|Jmol 3D model||Interactive image|
|Molar mass||84.08 g mol−1|
|Density||1.09 g cm−3|
|Melting point||−7 °C (19 °F; 266 K)|
|Boiling point||127 °C (261 °F; 400 K)|
Except where otherwise noted, data are given for materials in their standard state (at 25 °C [77 °F], 100 kPa).
|what is ?)(|
Diketene is an organic compound with the formula (CH2CO)2. It is formed by dimerization of ketene (IUPAC name: ethenone). Diketene is a member of the oxetane family. It is used as a reagent in organic chemistry. It is a colorless liquid.
Ketene is generated by dehydrating acetic acid at 700–750 °C in the presence of triethyl phosphate as a catalyst or (in Switzerland and the CIS) by the thermolysis of acetone at 600–700 °C in the presence of carbon disulfide as a catalyst.
- CH3CO2H → H2C=C=O + H2O (ΔH = +147 kJ/mol)
- CH3COCH3 → H2C=C=O + CH4
The dimerization to diketene proceeds spontaneously at room temperature.
Heating or irradiation with UV light  regenerates the ketene monomer:
- (CH2CO)2 ⇌ 2 CH2CO
Alkylated ketenes also dimerize with ease and form substituted diketenes.
At one time acetic anhydride was prepared by the reaction of ketene with acetic acid:
- H2C=C=O + CH3COOH → (CH3CO)2O (ΔH = −63 kJ/mol)
Diketene is an important industrial intermediate used for the production of acetoacetate esters and amides as well as substituted 1-phenyl-3-methylpyrazolones. The latter are used in the manufacture of dyestuffs and pigments. A typical reaction is:
- ArNH2 + (CH2CO)2 → ArNHC(O)CH2C(O)CH3
Diketenes with two alkyl chains are used in the manufacture of paper for sizing of paper in order to improve their printability (by hydrophobization). Besides the rosin resins with about 60% share of world consumption, long chain diketenes called alkylketene dimers (AKD) are with 16% share the most important synthetic paper sizes, they are usually used in concentrations of 0.15%, meaning 1.5 kg solid AKD/t paper.
The preparation of AKD is carried out by chlorination of long chain fatty acids (such as stearic acid, using chlorinating agents such as thionyl chloride) to give the corresponding acid chlorides and subsequent elimination of HCl by amines (for example triethylamine) in toluene or other solvents:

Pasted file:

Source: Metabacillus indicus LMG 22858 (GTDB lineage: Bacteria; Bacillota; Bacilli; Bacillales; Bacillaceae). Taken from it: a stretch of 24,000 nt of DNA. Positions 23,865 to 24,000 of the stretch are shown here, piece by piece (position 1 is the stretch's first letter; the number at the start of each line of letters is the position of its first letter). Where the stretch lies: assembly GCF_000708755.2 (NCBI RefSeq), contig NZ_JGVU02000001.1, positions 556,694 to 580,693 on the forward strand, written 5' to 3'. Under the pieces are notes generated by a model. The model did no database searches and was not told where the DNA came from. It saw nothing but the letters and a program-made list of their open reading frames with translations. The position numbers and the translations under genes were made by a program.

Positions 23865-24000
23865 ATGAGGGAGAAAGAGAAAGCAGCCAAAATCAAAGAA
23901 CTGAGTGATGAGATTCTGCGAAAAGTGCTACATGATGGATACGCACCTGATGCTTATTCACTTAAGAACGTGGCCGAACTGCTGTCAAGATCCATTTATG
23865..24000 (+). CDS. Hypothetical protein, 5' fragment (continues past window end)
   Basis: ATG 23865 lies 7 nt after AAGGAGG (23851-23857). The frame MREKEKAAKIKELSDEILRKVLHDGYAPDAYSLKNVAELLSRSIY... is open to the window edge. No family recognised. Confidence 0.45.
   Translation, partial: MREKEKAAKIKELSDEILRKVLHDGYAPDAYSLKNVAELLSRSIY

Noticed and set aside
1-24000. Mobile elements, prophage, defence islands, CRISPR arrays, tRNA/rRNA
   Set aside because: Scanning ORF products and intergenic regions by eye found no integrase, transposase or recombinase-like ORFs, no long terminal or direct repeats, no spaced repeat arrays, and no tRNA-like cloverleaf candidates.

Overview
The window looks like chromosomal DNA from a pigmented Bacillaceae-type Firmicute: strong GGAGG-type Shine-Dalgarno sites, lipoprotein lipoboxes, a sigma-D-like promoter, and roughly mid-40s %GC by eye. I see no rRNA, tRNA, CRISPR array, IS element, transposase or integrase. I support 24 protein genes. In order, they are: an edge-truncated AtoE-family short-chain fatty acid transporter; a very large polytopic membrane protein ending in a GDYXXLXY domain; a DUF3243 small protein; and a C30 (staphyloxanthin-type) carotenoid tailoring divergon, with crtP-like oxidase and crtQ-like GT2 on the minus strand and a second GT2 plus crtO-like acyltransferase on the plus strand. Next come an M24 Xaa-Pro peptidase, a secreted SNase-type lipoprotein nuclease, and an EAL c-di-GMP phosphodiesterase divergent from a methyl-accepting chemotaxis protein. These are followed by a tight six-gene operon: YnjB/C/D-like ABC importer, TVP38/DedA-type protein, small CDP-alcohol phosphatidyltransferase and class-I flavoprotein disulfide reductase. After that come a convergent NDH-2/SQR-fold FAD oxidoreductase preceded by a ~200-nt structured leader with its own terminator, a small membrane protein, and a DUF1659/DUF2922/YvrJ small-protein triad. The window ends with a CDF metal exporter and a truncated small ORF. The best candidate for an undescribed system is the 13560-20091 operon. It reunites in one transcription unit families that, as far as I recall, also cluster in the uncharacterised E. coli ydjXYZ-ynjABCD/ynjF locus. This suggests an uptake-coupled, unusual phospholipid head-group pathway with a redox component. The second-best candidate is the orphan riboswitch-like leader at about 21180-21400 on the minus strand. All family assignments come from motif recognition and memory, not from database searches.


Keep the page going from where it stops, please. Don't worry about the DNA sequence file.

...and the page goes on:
Furthermore, diketenes are used as intermediates in the manufacture of pharmaceuticals, insecticides and dyes. For example pyrazolones are formed from substituted phenylhydrazines, they were used as analgesics but are now largely obsolete. With methylamine diketenes reacts to N,N'-dimethylacetoacetamide which is chlorinated with sulfuryl chloride and reacted with trimethyl phosphite to the highly toxic insecticide monocrotophos (especially toxic to bees). Diketenes react with substituted aromatic amines to acetoacetanilides, which are important precursors for mostly yellow, orange or red azo dyes and azo pigments.
Exemplary for the synthesis of arylides by the reaction of diketenes with aromatic amines is:
Aromatic diazonium coupling with arylides to form azo dyes, such as Pigment Yellow 74:
The industrial synthesis of the sweetener acesulfame-K is based on the reaction of diketene with sulfamic acid and cyclization by SO3.
Despite its high reactivity as an alkylating agent, and unlike analogue β-lactones propiolactone and β-butyrolactone, diketene is inactive as a carcinogen, possibly due to the instability of its DNA adducts.
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- Rafael Gómez-Bombarelli; Marina González-Pérez; María Teresa Pérez-Prior; José A. Manso; Emilio Calle; Julio Casado (2008). "Kinetic Study of the Neutral and Base Hydrolysis of Diketene". Phys. Org. Chem 22 (5): n/a. doi:10.1002/poc.1483.
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- EP 0218076 Process for the preparation of the non-toxic salts of 6-methyl-3,4-dihydro-1,2,3-oxathiazin-4-on-2,2-dioxide.
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